Oct. 7, 2015 – A new resource hopes to address closing the justice gap in Wisconsin through an online service that allows volunteer lawyers to answer questions asked online via a website.
Wisconsin Legal Advice Online (WLAO) is now recruiting volunteer attorneys to participate in this exciting and easy way to give back.
Created by the Wisconsin Access to Justice Commission and sponsored by the State Bar’s pro bono program, WLAO makes legal advice more available to more Wisconsin residents.
WLAO will allow more attorneys to engage in pro bono service right from their desk without taking on additional long-term clients or obligations, said Beth Ann Richlen of Wisconsin Judicare Inc., and the State Bar’s Legal Assistance Committee.
Pro Bono Work – During a Free Moment
So much is expected of lawyers these days that finding time to do pro bono work can be a challenge. If you haven’t had the time to do pro bono work and are looking for way to serve during your free moments, Wisconsin Legal Advice Online is the legal clinic you have been looking for.
WLAO merges key features of a traditional telephone hotline and a brief legal advice clinic into a website that is available anytime, anywhere, to both volunteer lawyers and clients.
Jeff Brown, Harvard 1989, is manager of the State Bar Pro Bono Program, liaison to the Legal Assistance Committee, and staff for the Wisconsin Access to Justice Commission. He can be reached by email or by phone at (608) 250-6177.
How it works: Clients go through the online screening process to establish that they are financially eligible to use the site, agree to the limited scope of the assistance provided, and are then able to post a legal question for participating volunteers. Volunteer lawyers can log in to the site anytime as well, select the question that they want to answer, and then respond when it is convenient.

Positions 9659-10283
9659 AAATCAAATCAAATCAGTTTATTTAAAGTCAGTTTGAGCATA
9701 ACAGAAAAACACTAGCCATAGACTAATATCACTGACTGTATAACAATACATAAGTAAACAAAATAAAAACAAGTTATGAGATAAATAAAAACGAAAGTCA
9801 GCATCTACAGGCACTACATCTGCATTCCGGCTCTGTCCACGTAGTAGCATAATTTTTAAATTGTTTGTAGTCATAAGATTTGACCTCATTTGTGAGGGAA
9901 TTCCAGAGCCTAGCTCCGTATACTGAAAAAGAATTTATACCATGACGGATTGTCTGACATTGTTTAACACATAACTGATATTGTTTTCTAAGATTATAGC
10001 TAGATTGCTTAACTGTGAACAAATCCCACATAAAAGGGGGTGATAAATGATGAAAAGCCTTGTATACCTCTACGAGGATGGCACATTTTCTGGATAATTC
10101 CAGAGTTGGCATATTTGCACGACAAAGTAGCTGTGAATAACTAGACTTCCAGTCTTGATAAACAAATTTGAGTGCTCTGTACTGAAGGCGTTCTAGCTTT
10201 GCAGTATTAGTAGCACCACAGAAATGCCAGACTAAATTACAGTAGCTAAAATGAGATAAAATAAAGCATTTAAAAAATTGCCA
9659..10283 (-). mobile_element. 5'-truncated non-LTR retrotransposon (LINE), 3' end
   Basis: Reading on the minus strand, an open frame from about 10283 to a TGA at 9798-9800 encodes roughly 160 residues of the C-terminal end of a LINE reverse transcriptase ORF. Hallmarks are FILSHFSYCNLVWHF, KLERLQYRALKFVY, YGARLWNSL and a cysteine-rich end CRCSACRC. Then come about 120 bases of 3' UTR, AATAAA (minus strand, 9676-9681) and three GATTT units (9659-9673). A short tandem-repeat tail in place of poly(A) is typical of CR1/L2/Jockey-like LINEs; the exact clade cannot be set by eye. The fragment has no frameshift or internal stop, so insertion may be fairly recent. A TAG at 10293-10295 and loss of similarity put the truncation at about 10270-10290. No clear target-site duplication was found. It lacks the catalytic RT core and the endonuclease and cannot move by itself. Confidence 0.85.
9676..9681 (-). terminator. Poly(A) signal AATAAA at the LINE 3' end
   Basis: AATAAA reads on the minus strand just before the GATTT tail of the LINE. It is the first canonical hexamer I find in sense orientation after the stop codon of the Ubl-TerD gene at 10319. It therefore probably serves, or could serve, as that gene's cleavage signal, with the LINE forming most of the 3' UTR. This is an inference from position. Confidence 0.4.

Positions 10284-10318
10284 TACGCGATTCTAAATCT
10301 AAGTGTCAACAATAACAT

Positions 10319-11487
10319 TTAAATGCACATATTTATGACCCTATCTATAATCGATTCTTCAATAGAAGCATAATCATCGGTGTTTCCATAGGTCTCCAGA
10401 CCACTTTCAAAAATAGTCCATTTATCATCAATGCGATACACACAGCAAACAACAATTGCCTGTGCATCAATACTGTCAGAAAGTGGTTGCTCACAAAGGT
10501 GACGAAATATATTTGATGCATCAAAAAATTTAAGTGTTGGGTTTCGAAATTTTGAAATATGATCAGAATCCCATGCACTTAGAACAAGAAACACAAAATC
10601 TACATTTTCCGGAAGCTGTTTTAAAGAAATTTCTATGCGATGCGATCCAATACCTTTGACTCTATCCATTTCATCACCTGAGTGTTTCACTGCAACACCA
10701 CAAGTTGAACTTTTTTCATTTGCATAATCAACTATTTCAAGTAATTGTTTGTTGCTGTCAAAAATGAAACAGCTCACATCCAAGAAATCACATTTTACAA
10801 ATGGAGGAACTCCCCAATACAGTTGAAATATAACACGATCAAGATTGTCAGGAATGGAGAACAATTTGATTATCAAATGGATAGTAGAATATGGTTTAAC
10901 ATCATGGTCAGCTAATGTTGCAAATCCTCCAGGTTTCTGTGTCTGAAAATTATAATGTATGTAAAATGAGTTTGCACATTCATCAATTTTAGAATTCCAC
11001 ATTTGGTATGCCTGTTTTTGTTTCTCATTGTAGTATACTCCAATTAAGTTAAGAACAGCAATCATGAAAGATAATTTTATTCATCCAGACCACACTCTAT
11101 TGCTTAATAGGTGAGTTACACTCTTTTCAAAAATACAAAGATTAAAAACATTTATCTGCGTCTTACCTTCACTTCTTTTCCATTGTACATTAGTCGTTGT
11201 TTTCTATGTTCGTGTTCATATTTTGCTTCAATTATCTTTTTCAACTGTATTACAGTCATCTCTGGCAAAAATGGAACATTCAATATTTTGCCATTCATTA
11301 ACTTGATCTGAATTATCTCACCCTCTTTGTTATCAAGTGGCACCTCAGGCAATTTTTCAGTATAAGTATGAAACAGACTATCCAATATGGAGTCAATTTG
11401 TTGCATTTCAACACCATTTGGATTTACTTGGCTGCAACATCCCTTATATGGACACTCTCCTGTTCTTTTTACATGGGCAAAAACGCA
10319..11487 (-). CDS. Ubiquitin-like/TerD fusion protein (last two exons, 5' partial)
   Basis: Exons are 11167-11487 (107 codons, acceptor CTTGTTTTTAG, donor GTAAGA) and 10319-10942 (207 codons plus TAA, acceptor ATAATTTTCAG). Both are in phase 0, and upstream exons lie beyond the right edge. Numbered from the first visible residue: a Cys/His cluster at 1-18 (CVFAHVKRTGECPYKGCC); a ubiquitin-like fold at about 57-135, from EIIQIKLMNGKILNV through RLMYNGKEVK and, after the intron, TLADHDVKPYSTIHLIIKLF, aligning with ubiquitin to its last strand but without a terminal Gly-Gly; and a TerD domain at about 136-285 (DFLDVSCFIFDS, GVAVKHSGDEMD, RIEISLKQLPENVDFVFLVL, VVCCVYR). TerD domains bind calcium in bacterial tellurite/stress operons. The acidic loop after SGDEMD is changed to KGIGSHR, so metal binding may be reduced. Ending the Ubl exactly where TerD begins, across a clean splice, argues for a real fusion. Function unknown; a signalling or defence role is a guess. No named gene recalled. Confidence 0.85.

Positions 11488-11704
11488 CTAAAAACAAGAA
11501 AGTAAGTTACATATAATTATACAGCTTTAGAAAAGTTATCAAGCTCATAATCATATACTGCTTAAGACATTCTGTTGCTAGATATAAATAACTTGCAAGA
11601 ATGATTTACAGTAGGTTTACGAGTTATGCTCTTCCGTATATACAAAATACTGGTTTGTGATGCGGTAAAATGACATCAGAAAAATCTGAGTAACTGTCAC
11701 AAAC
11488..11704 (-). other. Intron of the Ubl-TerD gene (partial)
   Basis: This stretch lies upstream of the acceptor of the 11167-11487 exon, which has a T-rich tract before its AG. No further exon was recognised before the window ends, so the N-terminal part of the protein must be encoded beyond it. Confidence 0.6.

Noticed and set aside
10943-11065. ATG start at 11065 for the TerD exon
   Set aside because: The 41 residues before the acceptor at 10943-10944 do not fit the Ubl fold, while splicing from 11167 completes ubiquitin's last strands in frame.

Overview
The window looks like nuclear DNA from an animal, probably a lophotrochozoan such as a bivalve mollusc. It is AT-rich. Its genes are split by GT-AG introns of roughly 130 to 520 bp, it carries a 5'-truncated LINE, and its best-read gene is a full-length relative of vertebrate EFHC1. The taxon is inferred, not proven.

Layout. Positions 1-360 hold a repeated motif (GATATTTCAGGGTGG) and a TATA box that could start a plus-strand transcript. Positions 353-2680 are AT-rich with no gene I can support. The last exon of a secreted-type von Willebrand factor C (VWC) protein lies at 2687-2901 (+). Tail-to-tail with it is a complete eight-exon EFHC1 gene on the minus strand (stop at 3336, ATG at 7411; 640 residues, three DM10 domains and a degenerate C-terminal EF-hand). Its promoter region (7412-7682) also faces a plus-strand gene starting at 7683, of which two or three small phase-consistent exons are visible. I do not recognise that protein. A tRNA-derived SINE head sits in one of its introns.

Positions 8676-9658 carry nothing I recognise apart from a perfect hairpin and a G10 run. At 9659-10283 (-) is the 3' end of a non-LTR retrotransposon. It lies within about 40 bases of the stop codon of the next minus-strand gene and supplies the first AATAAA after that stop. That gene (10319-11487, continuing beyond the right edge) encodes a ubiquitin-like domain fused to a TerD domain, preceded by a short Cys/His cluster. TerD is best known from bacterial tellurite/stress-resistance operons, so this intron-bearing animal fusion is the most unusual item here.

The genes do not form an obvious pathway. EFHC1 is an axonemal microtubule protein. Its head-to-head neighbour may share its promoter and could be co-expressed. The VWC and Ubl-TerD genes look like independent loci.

The entire exchange takes place through the website – there is no expectation of any ongoing representation.
The site also helps you keep track of your pro bono time so that you can qualify for the Wisconsin Pro Bono Honor Society.
Brief Advice Legal Clinic, Reliable Answers – Now Online
Lawyers who are willing to take on extended representation of pro bono clients are invaluable. But not every issue calls for full or extended representation. Brief advice legal clinics are set up to address this latter category of issues. Typically, this has meant setting up a physical legal clinic in a courthouse, library, or church. While a few communities are fortunate to have multiple legal clinics like this, and some have one, most have none.
Pro Bono Week is coming! And that’s a welcome thing, unlike the other thing that we also know is coming (Brrrr). The National Pro Bono Celebration (aka Pro Bono Week) is Oct. 25-31. This is a chance to recognize the great work that so many lawyers are doing to provide pro bono legal assistance in various forms around the country and in Wisconsin. The Milwaukee Bar Association is holding their Seventh Annual Pro Bono Reception on October 29. If your office or organization is sponsoring a pro bono event during the National Pro Bono Celebration, consider adding it to the national calendar.
Now, Wisconsin residents near and far from existing legal clinics have a resource that can provide help with basic legal questions. Best of all, the answers come from a reputable source, Wisconsin lawyers.
“Even though pro bono services provided by State Bar members is on the rise, we are still far from our aspirational 50 hours a year for every licensed attorney set by our supreme court,” Richlen said. “New and innovative service delivery and clinics, like Wisconsin Legal Advice Online, will help us move towards that aspirational goal and make a difference in the lives of low-income Wisconsinites.”
Closing the Justice Gap
Wisconsin has an ongoing challenge to bridge the vast gap between the legal help that its residents need and the resources available to them. For low income residents, the need is particularly acute, because staffed legal aid offices are stretched thin with chronically inadequate funding. Various groups are working diligently to address the lack of funding issue. In the meantime, there are smaller steps that make the justice system more accessible.
That’s where WLAO comes in.
“Limited advice and brief service can be a great way for attorneys to help us bridge the justice gap. In addition, we hope that attorneys will see the kinds of important cases the clients present online and be more inclined to take on full representation cases through civil legal aid programs,” Richlen said.
Visit the volunteer sign-up page to learn more about the program and to find answers to frequently asked questions.